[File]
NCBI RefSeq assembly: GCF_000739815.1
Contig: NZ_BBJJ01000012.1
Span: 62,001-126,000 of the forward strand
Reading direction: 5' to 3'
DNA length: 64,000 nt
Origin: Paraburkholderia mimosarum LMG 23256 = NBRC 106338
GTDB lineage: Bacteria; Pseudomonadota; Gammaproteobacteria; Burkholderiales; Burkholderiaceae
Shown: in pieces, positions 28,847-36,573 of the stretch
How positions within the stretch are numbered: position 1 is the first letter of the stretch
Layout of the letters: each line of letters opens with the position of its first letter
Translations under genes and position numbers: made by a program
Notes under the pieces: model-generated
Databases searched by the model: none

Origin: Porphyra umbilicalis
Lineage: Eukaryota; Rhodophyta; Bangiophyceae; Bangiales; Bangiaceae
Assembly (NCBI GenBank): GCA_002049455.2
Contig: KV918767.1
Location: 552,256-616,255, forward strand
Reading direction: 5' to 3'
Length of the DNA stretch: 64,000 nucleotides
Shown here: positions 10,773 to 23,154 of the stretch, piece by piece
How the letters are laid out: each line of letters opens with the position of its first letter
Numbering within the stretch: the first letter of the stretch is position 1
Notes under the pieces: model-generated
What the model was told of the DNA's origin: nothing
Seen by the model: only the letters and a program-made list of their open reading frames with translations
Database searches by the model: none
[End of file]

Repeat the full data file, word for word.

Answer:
NCBI RefSeq assembly: GCF_000739815.1
Contig: NZ_BBJJ01000012.1
Span: 62,001-126,000 of the forward strand
Reading direction: 5' to 3'
DNA length: 64,000 nt
Origin: Paraburkholderia mimosarum LMG 23256 = NBRC 106338
GTDB lineage: Bacteria; Pseudomonadota; Gammaproteobacteria; Burkholderiales; Burkholderiaceae
Shown: in pieces, positions 28,847-36,573 of the stretch
How positions within the stretch are numbered: position 1 is the first letter of the stretch
Layout of the letters: each line of letters opens with the position of its first letter
Translations under genes and position numbers: made by a program
Notes under the pieces: model-generated
Databases searched by the model: none

Origin: Porphyra umbilicalis
Lineage: Eukaryota; Rhodophyta; Bangiophyceae; Bangiales; Bangiaceae
Assembly (NCBI GenBank): GCA_002049455.2
Contig: KV918767.1
Location: 552,256-616,255, forward strand
Reading direction: 5' to 3'
Length of the DNA stretch: 64,000 nucleotides
Shown here: positions 10,773 to 23,154 of the stretch, piece by piece
How the letters are laid out: each line of letters opens with the position of its first letter
Numbering within the stretch: the first letter of the stretch is position 1
Notes under the pieces: model-generated
What the model was told of the DNA's origin: nothing
Seen by the model: only the letters and a program-made list of their open reading frames with translations
Database searches by the model: none